As we approach Dr. Martin Luther King, Jr. Day, many of us will be celebrating this national hero's fight against racial injustice. Equally important, though less remembered, was Dr. King's commitment to economic justice -- the simple idea of a fair wage for a hard day's work.
On MLK Day one year ago I stood up with airport workers who were carrying on this mission, demanding basic protections and a wage that would no longer keep them in poverty. It was a proud moment when we learned, just a few days later, that the Port Authority would set a $10.10 minimum wage at the airport.
But, as always, there is more work to be done.
All too often workers at the region's airports are not paid for all the hours they've worked, are shorted on their wages, or suffer other wage and labor violations. Workers at JFK airport serve an astounding 138,000 passengers on an average day, with each traveler anxiously trying to make their flight, their connection, or to get home as soon as possible. It is the unsung workers behind the scenes -- handling baggage, cleaning airplanes and the terminals, providing security -- that make it possible.
In the past, these workers were employed directly by the airlines, but today these services are largely contracted out. This reliance on subcontractors leaves workers more vulnerable to wage and labor violations, and unfortunately at the region's three major airports these violations are widespread. 40 percent of workers at JFK, La Guardia, and Newark airports say they've been shorted on their paycheck.
Nearly half of all tipped workers say their supervisor forced them to report a certain amount in tips, even if their actual earnings were lower. This illegal practice allows the employer to avoid paying the difference between the worker's tipped wage and the minimum wage. Practically all subcontracted workers earning minimum wage also say that their employer did not pay them their uniform maintenance fee as required by law. These weekly fees can add up to $517 a year, a significant hardship for workers already earning low wages.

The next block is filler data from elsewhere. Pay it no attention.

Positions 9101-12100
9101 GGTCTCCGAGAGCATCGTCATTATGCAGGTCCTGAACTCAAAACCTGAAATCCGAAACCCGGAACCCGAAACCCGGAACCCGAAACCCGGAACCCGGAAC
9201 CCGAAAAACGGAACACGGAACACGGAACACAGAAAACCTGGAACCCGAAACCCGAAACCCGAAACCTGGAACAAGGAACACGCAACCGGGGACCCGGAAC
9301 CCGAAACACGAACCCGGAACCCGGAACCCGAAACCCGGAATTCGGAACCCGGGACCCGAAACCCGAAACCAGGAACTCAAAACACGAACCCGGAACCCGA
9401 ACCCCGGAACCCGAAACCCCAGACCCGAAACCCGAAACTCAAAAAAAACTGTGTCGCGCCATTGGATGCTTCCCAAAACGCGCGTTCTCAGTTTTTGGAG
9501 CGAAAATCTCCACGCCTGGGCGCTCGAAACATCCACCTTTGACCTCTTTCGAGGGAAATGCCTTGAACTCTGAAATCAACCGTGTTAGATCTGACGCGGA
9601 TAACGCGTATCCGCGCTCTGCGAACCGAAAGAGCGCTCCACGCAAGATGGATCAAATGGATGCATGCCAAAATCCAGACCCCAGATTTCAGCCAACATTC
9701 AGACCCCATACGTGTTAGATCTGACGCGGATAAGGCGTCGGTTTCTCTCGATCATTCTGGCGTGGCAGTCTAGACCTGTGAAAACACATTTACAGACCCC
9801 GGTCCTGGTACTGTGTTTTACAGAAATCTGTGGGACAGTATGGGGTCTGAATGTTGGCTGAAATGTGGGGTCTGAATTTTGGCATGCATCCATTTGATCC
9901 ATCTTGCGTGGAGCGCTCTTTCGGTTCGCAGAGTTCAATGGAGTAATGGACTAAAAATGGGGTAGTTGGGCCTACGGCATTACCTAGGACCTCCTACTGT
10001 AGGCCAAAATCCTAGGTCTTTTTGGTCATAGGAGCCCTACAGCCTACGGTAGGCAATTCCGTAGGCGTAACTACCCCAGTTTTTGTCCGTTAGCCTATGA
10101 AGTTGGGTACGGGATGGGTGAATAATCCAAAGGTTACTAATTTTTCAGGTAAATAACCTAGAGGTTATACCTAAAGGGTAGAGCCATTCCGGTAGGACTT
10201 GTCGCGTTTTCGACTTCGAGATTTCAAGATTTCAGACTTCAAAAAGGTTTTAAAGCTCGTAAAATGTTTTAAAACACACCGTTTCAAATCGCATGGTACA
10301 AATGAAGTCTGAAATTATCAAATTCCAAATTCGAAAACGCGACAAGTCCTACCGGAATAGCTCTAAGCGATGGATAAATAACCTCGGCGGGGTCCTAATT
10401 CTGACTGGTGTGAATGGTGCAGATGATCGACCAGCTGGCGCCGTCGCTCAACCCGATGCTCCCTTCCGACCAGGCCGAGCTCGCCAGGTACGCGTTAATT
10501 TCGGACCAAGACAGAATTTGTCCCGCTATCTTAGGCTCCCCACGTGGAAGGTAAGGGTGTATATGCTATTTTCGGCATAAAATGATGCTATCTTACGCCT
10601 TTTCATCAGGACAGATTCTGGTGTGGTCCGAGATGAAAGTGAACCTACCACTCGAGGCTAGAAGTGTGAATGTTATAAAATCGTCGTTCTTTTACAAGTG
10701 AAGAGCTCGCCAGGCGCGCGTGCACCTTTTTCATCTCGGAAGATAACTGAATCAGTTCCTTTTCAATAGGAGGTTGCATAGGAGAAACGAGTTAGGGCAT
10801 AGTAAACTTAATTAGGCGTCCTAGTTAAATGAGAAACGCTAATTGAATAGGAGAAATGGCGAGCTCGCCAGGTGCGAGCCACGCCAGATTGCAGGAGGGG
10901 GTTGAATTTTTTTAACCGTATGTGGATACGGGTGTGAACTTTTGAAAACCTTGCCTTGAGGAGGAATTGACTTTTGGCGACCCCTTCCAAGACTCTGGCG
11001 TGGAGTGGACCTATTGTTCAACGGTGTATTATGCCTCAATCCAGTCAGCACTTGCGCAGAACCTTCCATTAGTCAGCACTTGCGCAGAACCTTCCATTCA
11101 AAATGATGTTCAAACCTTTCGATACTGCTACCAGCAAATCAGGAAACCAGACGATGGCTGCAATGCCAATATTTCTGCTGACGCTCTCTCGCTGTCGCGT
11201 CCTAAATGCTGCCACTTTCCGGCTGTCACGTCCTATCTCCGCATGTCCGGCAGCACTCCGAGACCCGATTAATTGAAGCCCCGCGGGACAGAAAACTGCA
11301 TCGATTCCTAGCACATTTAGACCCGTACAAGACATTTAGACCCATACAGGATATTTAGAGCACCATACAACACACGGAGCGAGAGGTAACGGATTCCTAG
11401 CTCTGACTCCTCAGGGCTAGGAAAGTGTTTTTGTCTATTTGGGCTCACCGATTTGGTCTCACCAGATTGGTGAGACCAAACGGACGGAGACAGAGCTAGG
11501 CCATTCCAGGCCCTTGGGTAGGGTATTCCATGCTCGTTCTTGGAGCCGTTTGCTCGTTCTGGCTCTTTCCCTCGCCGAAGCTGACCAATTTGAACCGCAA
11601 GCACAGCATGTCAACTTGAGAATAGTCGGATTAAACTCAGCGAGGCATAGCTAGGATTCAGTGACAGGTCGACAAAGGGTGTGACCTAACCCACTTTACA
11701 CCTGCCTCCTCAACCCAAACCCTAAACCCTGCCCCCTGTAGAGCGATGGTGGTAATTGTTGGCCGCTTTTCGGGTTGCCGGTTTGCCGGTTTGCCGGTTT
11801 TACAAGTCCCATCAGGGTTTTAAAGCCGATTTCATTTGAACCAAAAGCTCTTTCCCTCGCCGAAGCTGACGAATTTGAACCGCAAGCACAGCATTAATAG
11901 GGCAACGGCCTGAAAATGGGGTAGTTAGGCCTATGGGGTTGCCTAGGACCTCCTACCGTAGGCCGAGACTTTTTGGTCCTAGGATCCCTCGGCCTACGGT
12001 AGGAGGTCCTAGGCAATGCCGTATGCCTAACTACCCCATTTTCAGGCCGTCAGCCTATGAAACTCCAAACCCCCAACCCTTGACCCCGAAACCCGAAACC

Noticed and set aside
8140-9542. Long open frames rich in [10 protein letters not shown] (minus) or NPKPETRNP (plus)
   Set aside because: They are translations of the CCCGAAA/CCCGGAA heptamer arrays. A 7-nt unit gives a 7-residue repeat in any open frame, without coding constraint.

All told, 88 percent of subcontracted passenger service workers reported that they had experienced at least some form of wage violation over the past year, and just under half said they had suffered at least three violations. Not only is this behavior on the part of employers illegal, it is unscrupulous and immoral. Wage violations are tantamount to theft.
Last September, I stood up with New York State Attorney General Eric Schneiderman as he announced a $925,000 settlement against one of these contractors, which in some instances had been paying its skycap workers as little as $3.90 an hour. This settlement was an important victory for the victimized employees, but enforcement like this is only one part of the solution. We must also stop this type of behavior at the root.
This is why I am calling on the Port Authority, which owns and manages the airports, to take action and ensure passenger service workers are not subject to wage theft. The Port Authority should let these contractors know that they will lose the privilege of operating at the airport if they are found to violate wage and labor laws. The Authority should also communicate to the airlines that they have the responsibility to prevent wage theft among their subcontracted workforce.
In the past the Port Authority has acted commendably to improve the working conditions of subcontracted workers. The Authority's board voted last year to pass a resolution calling on employers to set a $10.10 minimum wage. Now the Authority must act again to stop the unscrupulous contractors that have come into the habit of stealing money out of their workers' pockets.
I am confident that the Port Authority will want to act quickly and protect the workers that are vital to the airports' daily operations. We may not be able to make working at the airport stress-free, but we can at least give these workers the security of knowing they will be paid their due.